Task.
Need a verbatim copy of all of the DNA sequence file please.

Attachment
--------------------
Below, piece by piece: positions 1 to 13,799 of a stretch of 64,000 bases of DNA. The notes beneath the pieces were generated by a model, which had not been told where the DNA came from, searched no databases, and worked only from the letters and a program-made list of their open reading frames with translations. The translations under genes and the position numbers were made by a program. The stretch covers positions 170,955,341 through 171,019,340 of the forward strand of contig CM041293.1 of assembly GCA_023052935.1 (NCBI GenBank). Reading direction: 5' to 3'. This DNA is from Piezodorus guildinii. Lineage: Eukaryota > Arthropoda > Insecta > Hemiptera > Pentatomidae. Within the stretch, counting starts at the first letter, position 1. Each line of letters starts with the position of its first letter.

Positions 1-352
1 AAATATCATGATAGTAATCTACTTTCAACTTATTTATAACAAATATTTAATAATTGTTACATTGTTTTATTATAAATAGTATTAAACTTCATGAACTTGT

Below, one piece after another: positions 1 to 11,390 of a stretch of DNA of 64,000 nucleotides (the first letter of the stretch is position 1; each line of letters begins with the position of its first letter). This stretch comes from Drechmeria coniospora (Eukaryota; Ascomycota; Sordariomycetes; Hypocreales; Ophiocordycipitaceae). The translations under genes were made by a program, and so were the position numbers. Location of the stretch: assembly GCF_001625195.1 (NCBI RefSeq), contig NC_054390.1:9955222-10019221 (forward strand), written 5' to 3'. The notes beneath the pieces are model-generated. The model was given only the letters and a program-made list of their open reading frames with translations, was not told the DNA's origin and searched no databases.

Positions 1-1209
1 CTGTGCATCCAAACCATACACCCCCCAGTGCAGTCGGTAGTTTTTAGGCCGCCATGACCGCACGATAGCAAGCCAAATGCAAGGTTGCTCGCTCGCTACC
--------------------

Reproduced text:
Below, piece by piece: positions 1 to 13,799 of a stretch of 64,000 bases of DNA. The notes beneath the pieces were generated by a model, which had not been told where the DNA came from, searched no databases, and worked only from the letters and a program-made list of their open reading frames with translations. The translations under genes and the position numbers were made by a program. The stretch covers positions 170,955,341 through 171,019,340 of the forward strand of contig CM041293.1 of assembly GCA_023052935.1 (NCBI GenBank). Reading direction: 5' to 3'. This DNA is from Piezodorus guildinii. Lineage: Eukaryota > Arthropoda > Insecta > Hemiptera > Pentatomidae. Within the stretch, counting starts at the first letter, position 1. Each line of letters starts with the position of its first letter.

Positions 1-352
1 AAATATCATGATAGTAATCTACTTTCAACTTATTTATAACAAATATTTAATAATTGTTACATTGTTTTATTATAAATAGTATTAAACTTCATGAACTTGT

Below, one piece after another: positions 1 to 11,390 of a stretch of DNA of 64,000 nucleotides (the first letter of the stretch is position 1; each line of letters begins with the position of its first letter). This stretch comes from Drechmeria coniospora (Eukaryota; Ascomycota; Sordariomycetes; Hypocreales; Ophiocordycipitaceae). The translations under genes were made by a program, and so were the position numbers. Location of the stretch: assembly GCF_001625195.1 (NCBI RefSeq), contig NC_054390.1:9955222-10019221 (forward strand), written 5' to 3'. The notes beneath the pieces are model-generated. The model was given only the letters and a program-made list of their open reading frames with translations, was not told the DNA's origin and searched no databases.

Positions 1-1209
1 CTGTGCATCCAAACCATACACCCCCCAGTGCAGTCGGTAGTTTTTAGGCCGCCATGACCGCACGATAGCAAGCCAAATGCAAGGTTGCTCGCTCGCTACC